In Muskegon, Hinman has Terrace Point, a 49,000-square-foot, pyramid-shaped office building on the shore of Muskegon Lake, the former headquarters of SPX Corp. The company also owns Terrace Plaza, a 128,000-square-foot building in downtown Muskegon. Both properties were acquired in 2005.
Probably the largest project undertaken by Roger Hinman is Trade Centre Way, in partnership with his long-time acquaintance and construction company owner Joe Gesmundo. The property is next to I-94 in Portage. The Hinman Co. headquarters are in 750 Trade Centre Way, an 80,000-square-foot office building completed in 2005 and now fully occupied. Tenants include Plante & Moran and Stryker. A second and larger building, 950 Trade Centre Way, is up but work continues on the interior.
Hinman said about $20 million has been invested in Trade Centre Way so far but plans for the site call for much more — two 220-room hotels and four restaurants to serve them.
"I think both of them will start construction probably within the next 12 months," said Hinman.
The Hinman Co. also owns four retail developments in Michigan and Illinois. It developed Bison Hollow in Traverse City on U.S. 31, home to three major retailers, and sold it in 2005.
While the company has divested itself of much of its residential property, it still has about 1,000 units.
"Actually, we are building more residential," added Hinman, notably its project in the historic 21-story Battle Creek Tower office building Hinman bought and started renovating a few years ago. (Not to be confused with the Heritage Tower, another historic office tower in Battle Creek, owned by a different developer.)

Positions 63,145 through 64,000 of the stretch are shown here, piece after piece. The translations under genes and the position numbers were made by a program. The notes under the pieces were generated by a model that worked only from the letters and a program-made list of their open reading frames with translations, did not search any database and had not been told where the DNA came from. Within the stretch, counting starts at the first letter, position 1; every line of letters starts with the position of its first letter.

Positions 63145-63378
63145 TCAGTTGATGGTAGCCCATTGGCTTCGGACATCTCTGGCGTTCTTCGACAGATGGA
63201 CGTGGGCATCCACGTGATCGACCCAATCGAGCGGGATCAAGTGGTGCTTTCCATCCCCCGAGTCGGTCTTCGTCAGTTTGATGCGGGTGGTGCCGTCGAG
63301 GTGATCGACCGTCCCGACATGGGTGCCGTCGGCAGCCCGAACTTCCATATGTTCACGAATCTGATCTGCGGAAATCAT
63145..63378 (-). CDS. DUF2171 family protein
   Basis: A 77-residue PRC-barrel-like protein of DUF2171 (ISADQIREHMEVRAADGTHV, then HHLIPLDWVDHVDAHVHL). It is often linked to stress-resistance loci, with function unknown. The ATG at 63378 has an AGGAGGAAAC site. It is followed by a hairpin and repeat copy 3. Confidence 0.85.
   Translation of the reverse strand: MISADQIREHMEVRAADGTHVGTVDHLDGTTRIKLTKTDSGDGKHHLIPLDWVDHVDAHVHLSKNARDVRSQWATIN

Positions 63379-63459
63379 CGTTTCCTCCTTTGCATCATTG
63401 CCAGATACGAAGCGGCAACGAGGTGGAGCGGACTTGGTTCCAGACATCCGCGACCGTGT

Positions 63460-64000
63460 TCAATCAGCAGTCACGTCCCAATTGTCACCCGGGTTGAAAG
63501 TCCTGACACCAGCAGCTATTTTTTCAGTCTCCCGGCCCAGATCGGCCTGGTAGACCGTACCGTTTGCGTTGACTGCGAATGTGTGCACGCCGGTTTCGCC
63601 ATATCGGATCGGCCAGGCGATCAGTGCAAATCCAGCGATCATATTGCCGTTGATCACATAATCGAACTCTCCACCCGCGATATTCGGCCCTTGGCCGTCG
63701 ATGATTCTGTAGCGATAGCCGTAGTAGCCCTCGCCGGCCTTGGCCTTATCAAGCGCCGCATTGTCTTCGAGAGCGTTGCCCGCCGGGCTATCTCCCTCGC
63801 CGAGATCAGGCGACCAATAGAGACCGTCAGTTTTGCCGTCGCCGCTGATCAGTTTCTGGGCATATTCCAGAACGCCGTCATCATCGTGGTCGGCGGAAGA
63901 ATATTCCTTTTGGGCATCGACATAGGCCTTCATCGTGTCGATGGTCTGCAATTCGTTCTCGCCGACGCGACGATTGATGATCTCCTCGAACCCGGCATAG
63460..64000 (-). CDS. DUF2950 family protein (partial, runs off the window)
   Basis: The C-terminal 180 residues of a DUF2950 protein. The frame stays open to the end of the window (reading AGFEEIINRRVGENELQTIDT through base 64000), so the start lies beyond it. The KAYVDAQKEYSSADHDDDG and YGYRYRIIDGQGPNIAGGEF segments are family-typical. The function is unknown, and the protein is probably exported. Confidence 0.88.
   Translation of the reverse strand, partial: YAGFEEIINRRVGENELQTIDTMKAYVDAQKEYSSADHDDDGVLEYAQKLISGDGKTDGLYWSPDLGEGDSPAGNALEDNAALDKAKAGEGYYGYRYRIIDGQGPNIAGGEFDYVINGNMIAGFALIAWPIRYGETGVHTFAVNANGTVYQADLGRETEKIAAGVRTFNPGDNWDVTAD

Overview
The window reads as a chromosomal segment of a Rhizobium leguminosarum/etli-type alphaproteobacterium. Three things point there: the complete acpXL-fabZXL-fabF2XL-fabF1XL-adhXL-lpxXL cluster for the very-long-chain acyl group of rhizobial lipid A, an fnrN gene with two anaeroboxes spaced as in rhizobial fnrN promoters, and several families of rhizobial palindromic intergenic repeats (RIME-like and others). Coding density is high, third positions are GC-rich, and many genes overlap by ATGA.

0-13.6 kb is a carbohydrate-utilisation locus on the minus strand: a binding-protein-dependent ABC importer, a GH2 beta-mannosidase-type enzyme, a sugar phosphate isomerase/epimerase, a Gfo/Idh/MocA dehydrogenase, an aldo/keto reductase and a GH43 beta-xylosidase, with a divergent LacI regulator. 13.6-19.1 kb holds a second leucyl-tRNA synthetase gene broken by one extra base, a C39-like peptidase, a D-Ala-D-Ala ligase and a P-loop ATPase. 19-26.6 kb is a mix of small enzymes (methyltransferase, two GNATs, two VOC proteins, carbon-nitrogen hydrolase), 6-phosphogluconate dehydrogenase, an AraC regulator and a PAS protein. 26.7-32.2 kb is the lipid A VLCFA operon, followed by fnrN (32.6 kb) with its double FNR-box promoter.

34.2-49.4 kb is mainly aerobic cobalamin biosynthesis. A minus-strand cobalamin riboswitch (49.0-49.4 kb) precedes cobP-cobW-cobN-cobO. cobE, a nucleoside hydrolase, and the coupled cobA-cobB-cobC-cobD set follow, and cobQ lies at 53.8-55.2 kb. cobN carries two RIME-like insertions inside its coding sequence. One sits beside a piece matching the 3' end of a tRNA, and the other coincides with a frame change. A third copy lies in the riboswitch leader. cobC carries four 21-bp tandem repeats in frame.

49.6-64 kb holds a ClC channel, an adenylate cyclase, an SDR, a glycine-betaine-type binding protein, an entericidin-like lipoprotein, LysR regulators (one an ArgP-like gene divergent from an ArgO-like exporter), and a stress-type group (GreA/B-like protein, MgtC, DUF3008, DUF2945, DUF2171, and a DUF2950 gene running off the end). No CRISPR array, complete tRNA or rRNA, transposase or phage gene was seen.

The 184,000-square-foot Battle Creek Tower is a designated Renaissance Zone; the top 10 stories will be luxury apartments built to condo standards, said Hinman.
Another historic Michigan building owned by Hinman is the State Theatre in downtown Kalamazoo.
Hinman also owns a 124,000-square-foot bank building in South Bend, Ind.
The excitement this year is in Connecticut, where in June, Hinman was in the process of closing on two more properties near Hartford. That would make four office and/or research buildings there, totaling about 320,000 square feet.
While the rest of the country seems to be sliding into the economic doldrums that Michigan has already been in for years now, Hinman has an optimistic view of the future.
"As for Michigan, we've only got one way to go — and that's up," he said.
Michigan will come back for developers because after the last several down years, it is definitely not overbuilt, he said, unlike Florida, Arizona and California. But he predicted excess inventory in those sunshine states will be used up within a couple of years and they'll be growing again, because "they are great places where people want to live."
In June, Hinman said business for his company in Michigan was not picking up yet, but rather "moving sideways." He said some companies that lease space were downsizing but "not moving out, (just) taking less space." New companies are coming to Michigan, too, but there is a lot of available real estate for them to choose from, he said. He said the rents of 20 years ago "are still the rents today" in Michigan, while the costs of property ownership "are going up."
"We've been fortunate in being able to retain most of our customers and taking care of them," said Hinman.
In order to do that, he said, "Everything must be perfect — just perfect." That means perfection in building the property and perfection in maintaining it for the tenants.
"In 40 years, we've never lost a project, never had a bankruptcy, and always paid our bills. I'm proud of that," said Hinman. CQX